I stanbul is romantic, contradicting and exciting - perfect for an overnight date as I recently discovered. Where to stay in Istanbul, what to eat and how to make the most of a stopover in Turkey.
I have a thing for stopovers. I think stopovers are a brilliant way to basically get a 2 in 1 trip, to combine a quick city getaway with a beach holiday or to simply make a long journey a bit more bearable and do a bit more than stretch your legs in between gates.
On my last trip, a stopover wasn't part of the plan. I wanted to get to Kyrgyzstan where I was attending the World Nomad Games 2018 the fastest and most direct way. However, that was impossible as few airlines fly there and all of them required a layover. I decided to make the best out of the situation and that it had been far too long since I was in Istanbul last. I needed to see a bit more of the city than just its airport and make it at least an overnight date.
It turned out to be one of the best decisions because man, I forgot how lovely Istanbul is! To be honest, first I was a bit hesitant to visit Turkey for more than an airport layover at this point in time. Thanks to politicians and soccer German Turkish relations are not the best at the moment and so I was worried that I would receive a less than warm welcome. Usually, I am not one for travel warnings, for travel boycotts or to adhere to certain restrictions a traveler or even more important in my case, journalists may face. I go where I can and want to go. I am not reckless, keep my thoughts on politics and my job description to myself but I believe that there is more to a country than its facade and its politics.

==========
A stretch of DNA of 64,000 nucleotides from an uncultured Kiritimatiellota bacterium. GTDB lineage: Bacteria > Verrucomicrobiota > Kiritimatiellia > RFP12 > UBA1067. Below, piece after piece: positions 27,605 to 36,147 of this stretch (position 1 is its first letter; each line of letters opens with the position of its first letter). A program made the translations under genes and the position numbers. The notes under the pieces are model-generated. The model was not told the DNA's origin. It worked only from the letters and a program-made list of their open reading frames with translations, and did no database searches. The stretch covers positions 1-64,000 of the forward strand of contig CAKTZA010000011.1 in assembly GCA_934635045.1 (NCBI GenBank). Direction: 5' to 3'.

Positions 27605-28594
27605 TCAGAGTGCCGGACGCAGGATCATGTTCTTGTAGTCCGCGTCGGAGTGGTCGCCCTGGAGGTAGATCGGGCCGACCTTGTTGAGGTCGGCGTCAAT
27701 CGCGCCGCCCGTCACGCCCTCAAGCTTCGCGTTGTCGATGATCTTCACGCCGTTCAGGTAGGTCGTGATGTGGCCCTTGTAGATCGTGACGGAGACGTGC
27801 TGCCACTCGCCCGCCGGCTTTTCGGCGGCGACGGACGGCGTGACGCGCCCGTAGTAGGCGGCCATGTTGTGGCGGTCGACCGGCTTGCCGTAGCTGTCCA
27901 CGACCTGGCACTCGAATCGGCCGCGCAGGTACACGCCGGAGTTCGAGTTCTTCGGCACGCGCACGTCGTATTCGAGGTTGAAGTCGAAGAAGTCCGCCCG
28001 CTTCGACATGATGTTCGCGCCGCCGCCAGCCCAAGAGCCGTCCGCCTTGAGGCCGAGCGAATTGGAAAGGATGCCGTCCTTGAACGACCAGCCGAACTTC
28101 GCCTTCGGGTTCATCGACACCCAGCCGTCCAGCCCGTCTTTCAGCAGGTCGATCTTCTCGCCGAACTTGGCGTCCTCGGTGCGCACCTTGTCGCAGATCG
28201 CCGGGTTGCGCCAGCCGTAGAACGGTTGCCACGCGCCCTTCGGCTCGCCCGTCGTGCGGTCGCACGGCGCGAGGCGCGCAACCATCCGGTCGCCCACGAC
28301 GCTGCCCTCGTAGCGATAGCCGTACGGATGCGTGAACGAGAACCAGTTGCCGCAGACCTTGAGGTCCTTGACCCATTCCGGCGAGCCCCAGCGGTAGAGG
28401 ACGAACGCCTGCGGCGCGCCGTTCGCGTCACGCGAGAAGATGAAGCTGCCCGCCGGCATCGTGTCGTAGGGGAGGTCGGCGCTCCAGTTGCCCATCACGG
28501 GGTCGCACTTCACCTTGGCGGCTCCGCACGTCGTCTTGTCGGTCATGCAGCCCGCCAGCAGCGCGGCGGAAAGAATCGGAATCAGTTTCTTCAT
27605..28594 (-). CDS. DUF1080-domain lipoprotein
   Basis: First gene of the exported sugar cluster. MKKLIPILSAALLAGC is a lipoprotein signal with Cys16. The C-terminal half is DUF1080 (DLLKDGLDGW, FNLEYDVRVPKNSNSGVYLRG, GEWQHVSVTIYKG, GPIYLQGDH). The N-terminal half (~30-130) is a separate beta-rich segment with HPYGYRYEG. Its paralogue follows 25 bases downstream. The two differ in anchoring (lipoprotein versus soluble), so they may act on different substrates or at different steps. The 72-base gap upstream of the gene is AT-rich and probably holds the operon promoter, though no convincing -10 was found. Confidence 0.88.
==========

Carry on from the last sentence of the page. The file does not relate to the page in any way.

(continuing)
Funny contradiction: while I believe that travel is always political, I try to keep the politics out of my travels. If there is nice food or an ocean to dive in I will go and I will judge a country by that. Shallow and reckless? Maybe but if not the question remains - what do we travel for and if we chose to forego countries based on their governments or politics - where do we draw the line?
But this time I too was secretly wrapped up in my prejudice, judging an entire country by its politics and its president instead of going with an open mind. So much so that I almost chose the fastest connection instead of an extended layover. Luckily Istanbul didn't mind (or forgave me quickly) and I was promptly rewarded. It started with my taxi driver at the airport who told me what a great democracy Turkey was as opposed to Germany while laughing wholeheartedly, giving me a wink in the mirror to show me just how serious he was with this statement. It only got better from there. Wherever I went people were friendly and even friendlier once I confirmed that yes, indeed I was German. Istanbul seemed to welcome me with open arms, sunny skies and blue water which seemed to not only entice me but also groups of middleaged men in Speedos I could admire from the highway.